Goldmine! Plant-Based Diet Gets An Entire Special Issue in a Medical Journal

Plant-Based Nutrition for Healthcare Professionals

goldmineDouble celebration as my new article, Plant-Based Nutrition for Healthcare Professionals: Implementing Diet as a Primary Modality in the Prevention and Treatment of Chronic Disease, with Ray Cronise just published in The Journal of Geriatric Cardiology.

You can view it here: bit.ly/GeriatricPBN

This is the full-text: bit.ly/GeriatricPBN-pdf

Further, this issue of the journal is a (very) special issue as it is the first one ever to be completely dedicated to plant-based diets!

Here is the table of contents for the entire journal issue, which as you may notice, is a goldmine of information that can be shared with your physicians, dietitians, colleagues, friends, family, and anyone else who is seeking to dig deeper into this most health-promoting way of eating.

 

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No, Butter is Not Back

butter

Saturated fat – found primarily in animal products – promotes chronic disease. Still.

This is solidly established in the scientific literature. Although recent industry funded meta analyses, designed specifically to confuse and obfuscate the health issues, appear to absolve saturated fat, this does not change the results of metabolic ward, animal model, and careful population studies of the past. Rather, they sift, sort and screen the voluminous data and use title, abstract, and conclusion wording to confuse.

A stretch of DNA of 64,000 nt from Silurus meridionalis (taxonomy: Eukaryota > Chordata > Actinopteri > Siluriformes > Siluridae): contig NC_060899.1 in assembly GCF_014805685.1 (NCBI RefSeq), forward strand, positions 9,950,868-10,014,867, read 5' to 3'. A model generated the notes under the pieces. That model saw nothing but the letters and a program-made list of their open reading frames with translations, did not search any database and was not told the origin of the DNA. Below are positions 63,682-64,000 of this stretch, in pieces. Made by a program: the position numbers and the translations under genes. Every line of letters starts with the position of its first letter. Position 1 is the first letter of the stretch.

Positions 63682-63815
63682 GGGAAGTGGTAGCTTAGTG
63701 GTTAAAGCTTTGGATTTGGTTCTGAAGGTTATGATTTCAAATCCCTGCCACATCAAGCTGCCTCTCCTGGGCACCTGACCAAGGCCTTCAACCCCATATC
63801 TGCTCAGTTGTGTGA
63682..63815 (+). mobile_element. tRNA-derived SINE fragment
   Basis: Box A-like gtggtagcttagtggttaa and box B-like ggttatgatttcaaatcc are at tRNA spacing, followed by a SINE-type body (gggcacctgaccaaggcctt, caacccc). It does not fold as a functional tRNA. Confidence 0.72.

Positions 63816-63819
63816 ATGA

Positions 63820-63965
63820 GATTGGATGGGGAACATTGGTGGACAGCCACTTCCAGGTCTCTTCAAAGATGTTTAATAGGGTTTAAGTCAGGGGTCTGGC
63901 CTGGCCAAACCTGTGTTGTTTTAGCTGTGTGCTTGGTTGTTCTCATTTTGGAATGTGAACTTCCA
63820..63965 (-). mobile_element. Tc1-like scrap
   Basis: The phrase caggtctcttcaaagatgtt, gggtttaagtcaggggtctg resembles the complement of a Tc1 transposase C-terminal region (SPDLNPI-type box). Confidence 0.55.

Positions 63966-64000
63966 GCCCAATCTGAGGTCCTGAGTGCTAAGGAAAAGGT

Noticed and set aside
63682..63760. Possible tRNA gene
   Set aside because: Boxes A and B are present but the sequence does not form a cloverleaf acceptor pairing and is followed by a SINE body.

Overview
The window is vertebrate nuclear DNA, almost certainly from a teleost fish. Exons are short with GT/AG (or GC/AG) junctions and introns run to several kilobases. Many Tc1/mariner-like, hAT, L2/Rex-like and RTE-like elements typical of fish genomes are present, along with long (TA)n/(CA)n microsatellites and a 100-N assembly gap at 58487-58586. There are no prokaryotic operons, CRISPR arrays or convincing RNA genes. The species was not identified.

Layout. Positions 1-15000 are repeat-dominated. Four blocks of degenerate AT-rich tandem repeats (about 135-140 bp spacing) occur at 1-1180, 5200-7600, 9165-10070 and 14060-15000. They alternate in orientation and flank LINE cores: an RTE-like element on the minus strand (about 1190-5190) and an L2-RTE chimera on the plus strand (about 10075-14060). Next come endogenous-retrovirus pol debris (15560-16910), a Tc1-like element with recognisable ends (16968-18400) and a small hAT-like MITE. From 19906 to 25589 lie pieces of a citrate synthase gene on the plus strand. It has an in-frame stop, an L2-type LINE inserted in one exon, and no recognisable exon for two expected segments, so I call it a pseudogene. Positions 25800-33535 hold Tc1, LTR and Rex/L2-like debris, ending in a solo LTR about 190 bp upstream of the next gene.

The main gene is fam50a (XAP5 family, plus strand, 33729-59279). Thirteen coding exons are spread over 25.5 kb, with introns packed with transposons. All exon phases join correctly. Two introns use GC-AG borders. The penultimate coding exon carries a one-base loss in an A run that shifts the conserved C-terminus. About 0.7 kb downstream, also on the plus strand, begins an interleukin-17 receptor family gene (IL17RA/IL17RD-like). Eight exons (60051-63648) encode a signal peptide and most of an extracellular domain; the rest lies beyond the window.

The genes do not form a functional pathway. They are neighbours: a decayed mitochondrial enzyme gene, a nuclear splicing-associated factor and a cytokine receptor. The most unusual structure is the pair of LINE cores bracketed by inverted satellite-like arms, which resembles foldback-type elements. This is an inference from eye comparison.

Doubt is their product.

Hence the refurbished old news that hit headlines once again last week…based on this article, published in BMJ.

In this fantastic rebuttal by Dr. David L. Katz, called “Heart Disease is Not Hypothetical,” he states, “I confess I don’t understand why hypothesizing by several cardiologists who have expressed this opinion before, involving no new research, citing review articles from two and three years ago on the causes of coronary artery disease should be worthy of publication in the peer-reviewed literature.”

Yet it was. And, as usual, it captured media attention.

Nothing has changed. The preponderance of data demonstrate that eating diets high in saturated fat increases disease risk.

The American Heart Association maintains their recommendation to aim for a dietary pattern that achieves 5% to 6% of calories from saturated fat.

A whole food, plant-based diet averages approximately 6% to 7% of calories from saturated fat. Adding in one serving of animal products or tropical oils (yes, including coconut oil) easily brings that number to above recommended limits.

And it is not just cardiovascular disease that saturated fat promotes. This article by Physicians Committee for Responsible Medicine shows 12 more reasons besides cardiovascular disease to reduce saturated fat.

Ignore the headlines. Focus, instead, on the overwhelming evidence in support of plant-based diets for optimal health.

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5 Reasons to Reject Eggs and How to Eat Without Them

No eggs? No problem! Live healthier and more compassionately by eating eggsactly egg-free… Here are 5 reasons why and how to substitute them in your diet: 1. One large (50 gram) egg contains almost 60% of its calories from fat and 187 milligrams of dietary cholesterol. Egg consumption is as bad for your endothelial cells …

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Saturated Fat Controversies: Seeing Past the Headlines

Butter is back in the news, but contrary to welcomed reassurance that saturated fats are safe, the media mayhem is due to jumped conclusions and misinterpreted results! Not to worry…nutrition gurus Brenda Davis and Vesanto Melina have cracked the code and clarified the insider scoop in this excellent investigative report below, which is adapted from …

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